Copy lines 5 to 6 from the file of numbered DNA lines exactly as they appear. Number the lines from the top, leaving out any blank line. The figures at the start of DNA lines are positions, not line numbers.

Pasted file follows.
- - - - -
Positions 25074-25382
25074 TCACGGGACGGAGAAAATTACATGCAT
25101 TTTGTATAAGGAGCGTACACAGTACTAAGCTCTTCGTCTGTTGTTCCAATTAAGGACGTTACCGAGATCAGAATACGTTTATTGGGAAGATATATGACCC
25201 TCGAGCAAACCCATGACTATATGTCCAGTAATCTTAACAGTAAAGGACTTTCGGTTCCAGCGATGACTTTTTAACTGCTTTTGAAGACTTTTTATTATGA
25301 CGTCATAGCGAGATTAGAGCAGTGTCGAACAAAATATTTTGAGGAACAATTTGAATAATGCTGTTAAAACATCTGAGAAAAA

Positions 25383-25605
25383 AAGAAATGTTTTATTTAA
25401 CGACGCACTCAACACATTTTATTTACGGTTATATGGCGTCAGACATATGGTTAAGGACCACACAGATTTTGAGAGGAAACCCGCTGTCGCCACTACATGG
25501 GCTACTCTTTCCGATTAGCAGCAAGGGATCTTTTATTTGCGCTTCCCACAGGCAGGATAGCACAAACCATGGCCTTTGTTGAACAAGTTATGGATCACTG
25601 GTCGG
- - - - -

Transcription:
25301 CGTCATAGCGAGATTAGAGCAGTGTCGAACAAAATATTTTGAGGAACAATTTGAATAATGCTGTTAAAACATCTGAGAAAAA

Positions 25383-25605